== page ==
Prepayment risk was forefront in the minds of many home-equity ABS investors in 2002, given the refinancing wave that maintained momentum throughout the year. With this as a backdrop, underwriter Banc One Capital Markets and issuer GMAC Mortgage created a revolving-trust, bullet-paying home equity structure - GMAC Mortgage 2002-HE-3 - that could ostensibly shield investors from the

prepayment risk inherent to traditional home equity transactions. In addition to attracting home equity players, the deal lured buyers from the broad base of credit card investors into the mortgage sector - a migration that became evident in yield spreads.

"The GMAC Mortgage 2002-HE-3 transaction addressed the age-old challenge in the home equity sector of protecting investors from volatile prepayment risk, particularly extension risk, which is very important to our investment portfolio strategy," said Mike Ferraro, director at TIAA CREF. "This is one of the most innovative deals to date and should be the standard in the home equity sector."

In order to offer prepayment protection, structurers at BOCM combined properties of both hybrid commercial paper conduits and term ABS structures, allowing them to achieve off-balance-sheet accounting treatment for the issuer.

Further, because credit card ABS technology was applied to mortgage collateral, the $542 million transaction was able to attract investors outside the mortgage universe, including several crossover and first-time buyers from the credit card and auto sectors. The deal was, in fact, oversubscribed - despite competing home-equity deals in the market that were being offered at significantly wider spreads.

Spreads for the MBIA-wrapped 2002-HE-3 transaction came in at 11 basis points over one-month Libor for the 1.5-year A1 class; 15 basis points over one-month Libor for the three-year A2 class; and 28 basis points over one-month Libor for the five-year A3 class. Competing wrapped HELOC offerings with average lives of less than three years were pricing in the 35 basis points area over one-month Libor at the time.

The deal, which was rated by all three rating agencies, was particularly interesting to credit card investors because it featured the first credit card-like bond classes that made use of mortgage collateral. The structure involved the utilization of targeted Final Payment Date bond classes (i.e. bullet maturities) that provide investors with monthly interest as well as 100% of their principal on a specific and predetermined maturity date.

This targeted final payment was made possible through the issuance of Variable Pay Revolving Notes (VPRN) - triple-A rated, monoline surety wrapped and (along with the class A notes) fully transferable notes that are repaid through principal collections on the underlying collateral. Although the VPRNs are fully transferable, they were not offered to investors and were initially held by a commercial paper conduit administered by Bank One, NA.

During the first 18-month revolving period of the deal's life, the VPRNs are funded via principal payments from borrowers, which simultaneously support targeted overcollateralization levels. After 18 months, the term of the A1 class matures, at which time the VPRNs advance the principal to A1 class bondholders. During months 18-36, the VPRNs once again build up principal payments, used to pay out A2 bondholders after three years. The process repeats itself through month 60.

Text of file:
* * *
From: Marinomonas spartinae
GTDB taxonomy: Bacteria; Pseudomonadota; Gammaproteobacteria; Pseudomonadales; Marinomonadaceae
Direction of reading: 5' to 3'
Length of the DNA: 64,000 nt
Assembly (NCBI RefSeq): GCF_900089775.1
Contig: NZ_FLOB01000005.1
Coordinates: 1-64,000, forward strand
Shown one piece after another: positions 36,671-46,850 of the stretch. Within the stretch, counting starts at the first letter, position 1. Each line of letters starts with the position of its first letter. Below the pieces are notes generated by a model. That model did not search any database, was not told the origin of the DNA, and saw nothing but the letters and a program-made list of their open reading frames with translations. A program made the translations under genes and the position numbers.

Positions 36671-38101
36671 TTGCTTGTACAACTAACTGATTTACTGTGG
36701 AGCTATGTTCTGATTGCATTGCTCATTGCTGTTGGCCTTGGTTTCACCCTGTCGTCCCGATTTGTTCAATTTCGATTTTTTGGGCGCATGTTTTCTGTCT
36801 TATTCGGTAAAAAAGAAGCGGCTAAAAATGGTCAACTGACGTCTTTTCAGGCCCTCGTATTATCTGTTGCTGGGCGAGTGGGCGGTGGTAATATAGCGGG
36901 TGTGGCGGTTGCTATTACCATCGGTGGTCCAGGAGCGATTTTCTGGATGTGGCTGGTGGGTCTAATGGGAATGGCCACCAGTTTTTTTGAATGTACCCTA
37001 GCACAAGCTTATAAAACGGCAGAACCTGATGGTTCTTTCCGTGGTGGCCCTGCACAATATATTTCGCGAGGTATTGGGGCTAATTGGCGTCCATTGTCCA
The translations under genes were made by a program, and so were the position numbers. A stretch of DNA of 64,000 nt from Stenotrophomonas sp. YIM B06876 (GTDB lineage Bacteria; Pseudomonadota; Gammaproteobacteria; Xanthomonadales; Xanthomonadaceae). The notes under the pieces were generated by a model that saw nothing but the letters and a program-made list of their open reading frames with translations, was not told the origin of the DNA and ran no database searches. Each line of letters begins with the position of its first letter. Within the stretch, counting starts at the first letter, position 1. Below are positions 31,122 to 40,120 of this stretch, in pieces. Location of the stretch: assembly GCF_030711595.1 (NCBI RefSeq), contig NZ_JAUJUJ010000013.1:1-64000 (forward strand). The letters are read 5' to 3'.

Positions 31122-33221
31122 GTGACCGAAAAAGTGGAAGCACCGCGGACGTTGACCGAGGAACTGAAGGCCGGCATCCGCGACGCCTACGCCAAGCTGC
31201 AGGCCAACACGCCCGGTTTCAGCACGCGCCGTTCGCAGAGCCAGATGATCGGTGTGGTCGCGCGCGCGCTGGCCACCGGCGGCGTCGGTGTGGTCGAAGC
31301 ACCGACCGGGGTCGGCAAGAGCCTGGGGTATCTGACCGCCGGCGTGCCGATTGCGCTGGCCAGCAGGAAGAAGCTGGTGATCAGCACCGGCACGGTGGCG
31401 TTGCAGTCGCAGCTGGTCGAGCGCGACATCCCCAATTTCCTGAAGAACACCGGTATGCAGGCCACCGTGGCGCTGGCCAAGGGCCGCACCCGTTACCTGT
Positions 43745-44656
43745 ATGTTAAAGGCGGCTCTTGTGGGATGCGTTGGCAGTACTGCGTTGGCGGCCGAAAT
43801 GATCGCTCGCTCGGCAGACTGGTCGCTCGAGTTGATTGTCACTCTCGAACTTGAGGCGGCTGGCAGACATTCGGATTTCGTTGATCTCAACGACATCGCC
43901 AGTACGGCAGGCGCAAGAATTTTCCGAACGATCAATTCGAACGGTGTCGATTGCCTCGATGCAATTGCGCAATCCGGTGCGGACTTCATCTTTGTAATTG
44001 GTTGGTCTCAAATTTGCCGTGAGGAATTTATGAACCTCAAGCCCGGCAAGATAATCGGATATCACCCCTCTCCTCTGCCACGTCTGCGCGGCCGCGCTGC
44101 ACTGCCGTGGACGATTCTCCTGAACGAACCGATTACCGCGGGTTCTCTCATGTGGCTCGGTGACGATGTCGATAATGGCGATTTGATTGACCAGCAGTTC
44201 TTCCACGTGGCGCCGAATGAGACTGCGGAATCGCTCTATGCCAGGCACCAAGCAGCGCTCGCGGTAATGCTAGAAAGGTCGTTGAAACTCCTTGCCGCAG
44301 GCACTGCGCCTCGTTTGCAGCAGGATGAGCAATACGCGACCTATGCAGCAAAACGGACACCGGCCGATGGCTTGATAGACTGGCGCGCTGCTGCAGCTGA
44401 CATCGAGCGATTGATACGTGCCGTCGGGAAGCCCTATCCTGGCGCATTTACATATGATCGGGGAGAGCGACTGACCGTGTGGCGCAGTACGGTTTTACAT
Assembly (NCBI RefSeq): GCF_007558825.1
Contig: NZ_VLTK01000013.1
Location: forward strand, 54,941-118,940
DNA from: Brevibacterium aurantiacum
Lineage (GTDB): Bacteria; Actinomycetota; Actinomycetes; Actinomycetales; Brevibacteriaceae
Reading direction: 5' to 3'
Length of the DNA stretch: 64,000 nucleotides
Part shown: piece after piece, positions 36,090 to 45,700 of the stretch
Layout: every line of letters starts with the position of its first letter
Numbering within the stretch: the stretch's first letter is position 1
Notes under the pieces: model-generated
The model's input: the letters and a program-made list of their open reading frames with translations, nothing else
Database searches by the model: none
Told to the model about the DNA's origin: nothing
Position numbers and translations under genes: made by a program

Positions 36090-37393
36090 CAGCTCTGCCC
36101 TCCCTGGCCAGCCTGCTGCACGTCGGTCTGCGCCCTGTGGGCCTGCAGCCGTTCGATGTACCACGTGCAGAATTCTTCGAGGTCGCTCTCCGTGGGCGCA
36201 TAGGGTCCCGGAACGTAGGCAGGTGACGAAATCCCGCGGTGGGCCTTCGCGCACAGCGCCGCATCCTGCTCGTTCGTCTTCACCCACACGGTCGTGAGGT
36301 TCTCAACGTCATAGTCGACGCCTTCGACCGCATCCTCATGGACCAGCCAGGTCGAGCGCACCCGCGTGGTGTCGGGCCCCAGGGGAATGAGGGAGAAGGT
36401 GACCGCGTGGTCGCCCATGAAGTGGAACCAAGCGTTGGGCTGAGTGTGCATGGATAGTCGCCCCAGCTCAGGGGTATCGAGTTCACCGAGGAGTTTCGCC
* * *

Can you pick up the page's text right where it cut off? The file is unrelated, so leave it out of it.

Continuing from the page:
Additionally, the deal included a multi-maturity, sequential-pay home equity securitization (without a REMIC election), allowing it to avoid Taxable Mortgage Pool (TMP) classification and to receive a debt-for-tax result.

Tightest spreads

GMAC Mortgage 2002-HE-3 priced well within expected levels, primarily because the innovative structure allowed for a more diverse investor base - including insurance companies, foreign banks and managers.

"From an issuer's perspective, the GMAC 2002-HE-3 home equity transaction was an extraordinary breakthrough in our sector," said Sandy Blitzer, vice president and head of trading at GMAC Mortgage. "It allowed us to access a new and more diversified investor base, which substantially improved our issuance spreads relative to traditional home-equity structures."

The GMAC 2002-HE-3 transaction priced roughly 15 basis points (per annum) tighter than other benchmark deals that priced during the same period. The deal also provided issuer GMAC Mortgage with a roughly 12 to 13 basis points per annum cost advantage relative to a term issuance structure. At the same time, this transaction priced about five basis points behind credit card deals with comparable maturities.

Although the GMAC 2002-HE-3 deal didn't make a big splash when it hit, it took many months to become reality. The concept was pitched to numerous home equity issuers, but all except for GMAC Mortgage chose to wait on the sidelines until someone else proved that the concept worked. Now that issuers can see the tangible benefits of the structure in the form of more attractive funding levels and a broader investor base, expect to see other top-tier home equity lenders with revolving, bullet-pay HELOC issues in the coming year.

Deal at a Glance

Category: Most innovative structure

Award winner: Banc One Capital Markets, GMAC Mortgage

Deal type: Home equity ABS

Size: $540 million

Date Announced: Aug. 19

Date Completed: Aug 21

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